Re: The usual creationist objections
by: hglundahl (34/M/Malmö) 10/16/03 07:31 pm
Msg: 200430 of 200977
What you do not clearly distinguish is the difference between language evolution and the influx of other languages into a language bases, as was the case in the Norman invasion of English, which introduced over l0,000 French words into English.
- - First of all it introduced them into England - along with usually monolingual francophones.
- - Second, it is not just technical vocabulary, but also certain features of syntax which went into this restructuring of ex-anglo-saxon patois into English as we know it for a civilised language.
- - Third this would both have happened, as anglophones entered the élite or as members thereof learned English and used it for civilised purposes, whether clerical or courteous (intellectual or polite/risqué).
I quote in support of your use of the word evolution this:
Evolution as a concept applies to biology, geology, linguistics, astronomy, cosmology, and biochemistry.
Otherwise, the term evolution is used more generally to describe slow change in a number of fields.
Evolution in linguistics is one idea out of many rivalling ones, but not one solid fact.
Corruption and restructuring is another idea.
Like: servum was gradually corrupted, worn down into pronunciation [serf] which was replaced very consciously and on purpose by pronunciation [servum] by Alcuin of York ca 800, which led to a new one-to-one correspendence between letter and sound:
which in turn allowed [serf] to be respelled serf, as happened first time in Oaths of Straszburg 834, as my friend confirmed now.
Latin has never evolved into French. The French pronunciation of Latin was replaced by a letter faithful, as happened in America with words like laboratory [lae.BO.rae.tau.ree] vs older/British [lae.BO.rae.tree]. The Latin spelling of its French pronunciation was replaced by a new one, on the same principles of (then still) phonetic spelling as ruled the relation between Latin spelling and its reformed pronunciation.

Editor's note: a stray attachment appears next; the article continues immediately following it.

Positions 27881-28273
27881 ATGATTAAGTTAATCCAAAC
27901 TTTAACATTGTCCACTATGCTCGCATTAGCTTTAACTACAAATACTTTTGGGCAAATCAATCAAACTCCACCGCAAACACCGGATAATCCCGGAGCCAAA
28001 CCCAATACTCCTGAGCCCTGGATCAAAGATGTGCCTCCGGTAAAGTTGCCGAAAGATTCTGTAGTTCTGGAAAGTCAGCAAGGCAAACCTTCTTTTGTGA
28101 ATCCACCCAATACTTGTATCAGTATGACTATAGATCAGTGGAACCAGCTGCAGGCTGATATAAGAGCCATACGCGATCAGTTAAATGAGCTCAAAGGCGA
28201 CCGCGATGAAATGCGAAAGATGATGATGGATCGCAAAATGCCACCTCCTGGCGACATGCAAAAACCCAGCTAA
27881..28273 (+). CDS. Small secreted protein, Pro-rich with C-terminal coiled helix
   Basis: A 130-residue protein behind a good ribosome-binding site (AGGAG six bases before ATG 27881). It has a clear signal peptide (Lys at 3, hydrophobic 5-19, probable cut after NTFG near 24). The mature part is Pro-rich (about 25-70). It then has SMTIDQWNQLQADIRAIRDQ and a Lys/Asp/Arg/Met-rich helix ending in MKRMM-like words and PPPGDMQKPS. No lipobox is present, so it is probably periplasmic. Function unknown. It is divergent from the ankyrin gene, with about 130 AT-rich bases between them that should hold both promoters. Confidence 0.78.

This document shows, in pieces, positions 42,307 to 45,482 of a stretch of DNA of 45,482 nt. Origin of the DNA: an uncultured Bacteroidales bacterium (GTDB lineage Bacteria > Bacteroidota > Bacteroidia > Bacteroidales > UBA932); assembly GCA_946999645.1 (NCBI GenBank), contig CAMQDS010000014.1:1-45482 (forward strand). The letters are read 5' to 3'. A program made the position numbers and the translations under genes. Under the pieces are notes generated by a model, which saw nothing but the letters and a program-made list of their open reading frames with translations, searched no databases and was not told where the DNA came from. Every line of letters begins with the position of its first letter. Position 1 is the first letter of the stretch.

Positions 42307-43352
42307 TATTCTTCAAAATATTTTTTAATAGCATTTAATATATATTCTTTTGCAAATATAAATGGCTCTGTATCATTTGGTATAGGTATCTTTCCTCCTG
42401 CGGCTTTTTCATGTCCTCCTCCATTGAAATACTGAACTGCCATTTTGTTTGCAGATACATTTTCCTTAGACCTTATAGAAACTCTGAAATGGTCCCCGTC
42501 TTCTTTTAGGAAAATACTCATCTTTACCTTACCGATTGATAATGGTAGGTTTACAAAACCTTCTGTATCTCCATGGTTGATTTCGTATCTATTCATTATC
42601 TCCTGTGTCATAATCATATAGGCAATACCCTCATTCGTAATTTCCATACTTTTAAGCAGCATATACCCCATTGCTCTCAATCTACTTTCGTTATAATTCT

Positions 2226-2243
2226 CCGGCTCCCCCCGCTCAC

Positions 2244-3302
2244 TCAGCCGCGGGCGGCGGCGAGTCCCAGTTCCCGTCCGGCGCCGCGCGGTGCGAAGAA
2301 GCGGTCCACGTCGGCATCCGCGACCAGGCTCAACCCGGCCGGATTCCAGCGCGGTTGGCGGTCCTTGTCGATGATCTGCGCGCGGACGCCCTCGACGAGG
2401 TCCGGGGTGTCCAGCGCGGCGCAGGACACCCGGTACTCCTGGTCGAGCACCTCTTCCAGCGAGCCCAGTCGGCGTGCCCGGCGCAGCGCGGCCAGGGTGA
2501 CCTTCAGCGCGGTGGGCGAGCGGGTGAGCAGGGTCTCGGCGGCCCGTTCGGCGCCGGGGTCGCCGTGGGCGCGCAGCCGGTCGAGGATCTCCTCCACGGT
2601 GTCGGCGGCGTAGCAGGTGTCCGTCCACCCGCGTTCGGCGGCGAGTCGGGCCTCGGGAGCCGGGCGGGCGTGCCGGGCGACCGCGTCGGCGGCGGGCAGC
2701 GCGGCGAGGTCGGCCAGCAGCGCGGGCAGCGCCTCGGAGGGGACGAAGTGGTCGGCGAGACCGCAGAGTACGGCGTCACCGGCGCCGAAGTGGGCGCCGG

Similarily English has not evolved from Anglo-Saxon, but West-saxon ceased to be written, anglo-saxon sunk into patois, which were all of a sudden restructured after the French model, when young people who could not learn French well had to fill the always small and then very decimated ranks of the formerly Francophone élite in England, right after the Black Death.
So French came to France as result of an English idea/tradition on how to pronounce Latin (where it had resisted wearing out by not being used as an every day language by the working people), English to England as a French world of ideas, grammar of complex structure, and a result of a disaster from French or Flemish ports.
French and English result from historic events, not from unhistoric evolutions.
It is unhistoric to claim that English resulted by evolution from anglosaxon. It is unhistoric to claim French was slowly changed from Latin. The slow changes produced in the one case a bad, insufficently clear pronunciation of Latin in France, in the other case boorish dialects in England. What produced French and English as the civilised languages we do know were sudden revolutionary conscious decisions of restructuring language. And such restructuring requires an intellect, whatever the nature of the information. And such an intellect able to restructure the chaotic results of evolution (aka sloth) is precisely what you do claim that there is not in the case of biological evolution.
Posted as a reply to: Msg 200348 by dhux99